When Krishna Das heard the ambrosia-like sound of these words and smelled the divine odour of the foodstuffs, a divine power entered into him. He began to eat spiritedly. After eating, he began to wash the plate with sand. Then Lalita in the form of a girl of Braj asked him, “Baba, why aren’t you going to the village to beg any longer?”
“Dear child, I cannot see anything. How can I go to the village?”
‘If your eyes were better, would you go?”
“Of course. Why wouldn’t I go?”
“My mother has given me this ointment. Rub it on your eyes and you will be able to see.” With these words, Lalita put a little on Baba’s right eye. The instant she touched it, the power of sight returned to him. But he saw neither the girl, nor the plate which he had just finished cleaning and had set aside. The atmosphere seemed to be charged with the sweet fragrance she had left behind. Who was she? Where had she come from, and where had she gone? How could she have returned his sight to him by a mere touch of her hand? The whole event seemed to have taken place as if in a dream.
In order to know the truth of the incident, he remained motionless for three days. On the third night, while drowsing off, he saw a goddess whose effulgence made a million flashes of lightning pale in comparison.
She asked him, “Baba, why are you so sad? What is making you afraid? I am yours and you are mine. As soon as you got back your sight from the touch of my intimate friend Lalita’s gentle hand, you became completely empowered. Now go in full confidence to Govardhan. There teach the faithful and determined Vaishnavas who are devoted to me a sure method by which they can attain me.” Having said this, she disappeared.
For some time Baba remained motionless, disabled by the various ecstatic transformations that had overcome him. Then, remembering that he had been empowered and that his greatest desire had been fulfilled, he floated like a piece of dry wood on the waves of the ocean of love until he touched shore at the town of Govardhan.
A vision of Sanatan Goswamipada
Krishna Das Baba began to stay at the place known as Chakleshwar in Govardhan, which is associated with Sanatan Goswami. To this day, the annual Guru Purnima festival in memory of Sanatan Prabhu, also known as Muriya Mela, is conducted from Chakleshwar. This is the biggest annual event in Govardhan and millions of people undertake Govardhan parikrama on this day.
At that time many monks and scholars used to perform bhajan on the basis of Rupa and Sanatana Goswamis’ books. Krishna Das Baba did not yet have a sufficient knowledge of Sanskrit so he took lessons in the Hari-nÄmÄmá¹›ta-vyÄkaraá¹‡a of Jiva Goswami from an old monk. This came to be a great problem for him as the study of grammar interfered with his devotions, and his devotions interfered with his study of grammar. Thinking that study and devotion were somehow in conflict with one another, Krishna Das became so frustrated that he decided to drown himself in the Manasa Ganga. Once he had taken this decision, he went through the night without sleeping, deep in thought of his prospective act. At the end of the night, however, he heard a noise coming from outside his hut. Someone was calling, “Krishna Das! Krishna Das!”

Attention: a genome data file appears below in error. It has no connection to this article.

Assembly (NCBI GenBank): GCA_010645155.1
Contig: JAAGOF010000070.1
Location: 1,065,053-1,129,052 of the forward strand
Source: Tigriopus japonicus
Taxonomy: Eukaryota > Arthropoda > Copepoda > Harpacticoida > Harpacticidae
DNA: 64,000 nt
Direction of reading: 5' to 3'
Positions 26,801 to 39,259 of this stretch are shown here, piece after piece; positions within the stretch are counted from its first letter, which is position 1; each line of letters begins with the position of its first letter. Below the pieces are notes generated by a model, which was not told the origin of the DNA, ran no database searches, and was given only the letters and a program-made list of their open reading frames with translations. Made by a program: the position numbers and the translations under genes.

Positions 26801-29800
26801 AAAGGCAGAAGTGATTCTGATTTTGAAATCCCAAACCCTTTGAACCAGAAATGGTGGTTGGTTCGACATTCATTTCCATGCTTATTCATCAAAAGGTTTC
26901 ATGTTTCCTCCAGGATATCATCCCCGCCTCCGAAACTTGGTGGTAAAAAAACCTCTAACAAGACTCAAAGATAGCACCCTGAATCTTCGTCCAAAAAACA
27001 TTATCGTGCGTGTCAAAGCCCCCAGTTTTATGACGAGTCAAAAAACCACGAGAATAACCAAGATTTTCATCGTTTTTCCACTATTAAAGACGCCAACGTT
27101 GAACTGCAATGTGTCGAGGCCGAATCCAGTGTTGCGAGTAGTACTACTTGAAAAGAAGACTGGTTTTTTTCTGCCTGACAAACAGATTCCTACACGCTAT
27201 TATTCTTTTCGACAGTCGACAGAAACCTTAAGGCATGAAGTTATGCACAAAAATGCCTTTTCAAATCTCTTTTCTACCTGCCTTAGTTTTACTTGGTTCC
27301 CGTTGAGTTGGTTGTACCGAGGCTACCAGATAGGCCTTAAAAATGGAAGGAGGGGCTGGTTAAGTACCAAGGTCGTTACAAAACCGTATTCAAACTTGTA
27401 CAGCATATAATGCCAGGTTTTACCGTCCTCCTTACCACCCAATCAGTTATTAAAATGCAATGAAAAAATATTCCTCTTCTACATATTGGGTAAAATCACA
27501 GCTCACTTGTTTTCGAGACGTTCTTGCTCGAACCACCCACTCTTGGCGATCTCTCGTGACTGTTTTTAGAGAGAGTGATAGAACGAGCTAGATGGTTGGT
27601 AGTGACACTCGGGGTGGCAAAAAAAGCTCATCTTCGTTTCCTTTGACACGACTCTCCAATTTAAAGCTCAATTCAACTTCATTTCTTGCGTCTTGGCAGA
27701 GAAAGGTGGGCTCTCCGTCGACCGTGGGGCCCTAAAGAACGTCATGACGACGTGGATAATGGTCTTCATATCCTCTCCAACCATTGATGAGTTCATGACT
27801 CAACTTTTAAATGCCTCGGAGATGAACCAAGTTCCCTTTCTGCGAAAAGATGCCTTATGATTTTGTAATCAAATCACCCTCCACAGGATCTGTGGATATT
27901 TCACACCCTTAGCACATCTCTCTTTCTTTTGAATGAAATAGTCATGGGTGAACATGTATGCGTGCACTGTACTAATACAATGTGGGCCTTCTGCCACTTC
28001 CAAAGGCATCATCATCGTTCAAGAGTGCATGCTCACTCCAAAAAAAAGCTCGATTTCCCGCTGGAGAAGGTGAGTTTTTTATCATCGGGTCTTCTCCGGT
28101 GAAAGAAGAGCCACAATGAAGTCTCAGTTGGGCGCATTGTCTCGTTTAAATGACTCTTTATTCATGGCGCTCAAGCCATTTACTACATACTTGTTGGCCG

When he came outside, he saw the Sanatan Goswami of his meditations standing before him, covered with a patched blanket and carrying a clay waterpot.
Accompanying him was Lalita Devi and both of them as real as life. Completely forgetting himself in confusion about what he should do, Krishna Das prostrated himself before them and then sat down at their feet. Sanatana Goswami placed his hand on Krishna Das’s head in benediction and said, “Krishna Das, are you well? Are you getting enough madhukari to satisfy your hunger?”
“Yes, my lord.” Krishna Das answered with his hands folded.
Then Sanatan Prabhu said, “Listen, son. There are an unlimited number of scriptures. One should be satisfied by studying according to his capacity. There is no need for you to kill yourself on account of your desire to become a scholar. Don’t go getting such crazy ideas again. We have many tasks to accomplish through you. I give you this blessing today that from now on, knowledge of all the scriptures will be revealed to you spontaneously.”
Lalita also blessed him, saying, “Whenever you think of us, we will appear to you in your heart. To the Vaishnavas of Braj you will reveal the proper way of performing bhajan.”